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Burrows scores in OT to give Canucks 2-0 Stanley Cup finals lead over Bruins
Question of the Day
Everybody knew Burrows was fast. Just not this fast.
Burrows circled the net and scored a stunning goal right off the overtime faceoff, capping a three-point night and ending the Canucks‘ 3-2 win in Game 2 Saturday night with the second-speediest overtime goal in NHL playoff and finals history.
Vancouver took a 2-0 lead in the finals heading to Boston for Game 3 on Monday thanks to the brilliance of Burrows, who avoided suspension for this game after being accused of biting Boston’s Patrice Bergeron in Game 1 — but still endured criticism from fans and media.
“My parents don’t really like the negative press I get sometimes,” Burrows said. “It hurts them, not me. My dad told me I should go out and score some goals, because that’s what’s really going to hurt them.”
And after the overtime draw, Burrows received a pass from Sedin and streaked down the side, eluding Boston captain Zdeno Chara behind the net. He extended his stick for a wraparound shot, beating out-of-position goalie Tim Thomas for his second goal of the game.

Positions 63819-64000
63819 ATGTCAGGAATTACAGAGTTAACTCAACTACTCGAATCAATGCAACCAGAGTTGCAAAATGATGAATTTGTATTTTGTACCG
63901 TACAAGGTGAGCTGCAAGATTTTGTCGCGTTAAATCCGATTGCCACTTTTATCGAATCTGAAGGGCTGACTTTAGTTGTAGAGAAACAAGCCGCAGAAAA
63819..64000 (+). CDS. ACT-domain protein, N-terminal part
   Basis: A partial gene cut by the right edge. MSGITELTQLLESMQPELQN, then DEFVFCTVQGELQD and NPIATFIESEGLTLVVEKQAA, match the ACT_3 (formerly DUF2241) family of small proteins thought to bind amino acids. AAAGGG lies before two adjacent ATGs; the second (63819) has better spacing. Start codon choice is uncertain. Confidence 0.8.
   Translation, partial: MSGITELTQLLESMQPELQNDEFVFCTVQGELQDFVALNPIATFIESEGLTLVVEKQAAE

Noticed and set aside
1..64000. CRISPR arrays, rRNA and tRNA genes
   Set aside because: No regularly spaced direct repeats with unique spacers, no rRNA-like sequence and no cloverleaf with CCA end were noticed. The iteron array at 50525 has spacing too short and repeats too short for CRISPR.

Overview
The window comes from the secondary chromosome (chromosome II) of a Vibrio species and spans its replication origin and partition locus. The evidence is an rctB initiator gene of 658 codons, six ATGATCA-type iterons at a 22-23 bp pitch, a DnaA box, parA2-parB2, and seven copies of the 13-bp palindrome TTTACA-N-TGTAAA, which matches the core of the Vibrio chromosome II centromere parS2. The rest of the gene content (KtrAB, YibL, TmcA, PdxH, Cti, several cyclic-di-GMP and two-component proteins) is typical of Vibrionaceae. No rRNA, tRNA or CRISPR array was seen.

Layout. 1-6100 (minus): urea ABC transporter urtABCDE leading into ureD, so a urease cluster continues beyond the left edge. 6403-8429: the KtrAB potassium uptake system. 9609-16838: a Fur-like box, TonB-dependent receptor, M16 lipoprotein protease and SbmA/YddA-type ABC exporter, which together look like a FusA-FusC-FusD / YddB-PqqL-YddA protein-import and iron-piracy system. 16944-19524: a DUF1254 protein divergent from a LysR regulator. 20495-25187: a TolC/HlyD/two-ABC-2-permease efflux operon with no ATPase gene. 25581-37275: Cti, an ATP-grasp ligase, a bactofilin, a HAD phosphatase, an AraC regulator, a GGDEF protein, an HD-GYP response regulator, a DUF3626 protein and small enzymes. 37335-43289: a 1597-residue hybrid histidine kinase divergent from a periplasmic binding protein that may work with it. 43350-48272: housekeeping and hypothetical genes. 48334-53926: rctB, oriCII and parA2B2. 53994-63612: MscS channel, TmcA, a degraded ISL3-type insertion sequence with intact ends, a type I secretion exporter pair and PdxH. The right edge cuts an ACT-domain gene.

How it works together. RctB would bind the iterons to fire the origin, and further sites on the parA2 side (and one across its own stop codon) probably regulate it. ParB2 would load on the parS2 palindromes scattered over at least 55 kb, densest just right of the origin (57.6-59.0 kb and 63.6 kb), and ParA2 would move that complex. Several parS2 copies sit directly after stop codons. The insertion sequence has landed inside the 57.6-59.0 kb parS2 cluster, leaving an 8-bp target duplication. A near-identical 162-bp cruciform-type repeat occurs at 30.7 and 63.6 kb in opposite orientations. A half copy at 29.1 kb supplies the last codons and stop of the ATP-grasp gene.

Burrows‘ speed turned the strengths of Chara and Thomas into huge problems. Although the 6-foot-9 Chara is a massive obstacle, he wasn’t mobile enough to match Burrows‘ slick turn behind the net, not even with his enormous reach.
Thomas is an aggressive goalie with a Vezina Trophy at home, but his aggression sometimes gets him away from the net.
“We knew our scouting report on Thomas,” Burrows said. “We know he likes to come out and challenge and freeze you, so if I shoot there, I think he stops it and covers all the angles, so I wanted to walk around.”
“Burr comes in to make a sick play,” said NHL scoring champion Sedin, who tied it with 10:23 left in the third period. “It was crazy. Outreach a 6-(foot)-9 player? I didn’t think he was going to be able to score from where he was. I don’t know what happened, but it was really nice to see it go in.”
Roberto Luongo made 28 saves for the Canucks, and Thomas stopped 30 shots for the Bruins. He was left lamenting his positional error after another otherwise strong finals game, which ended with his net unguarded.
By Tom Harris and Madhav Khandekar
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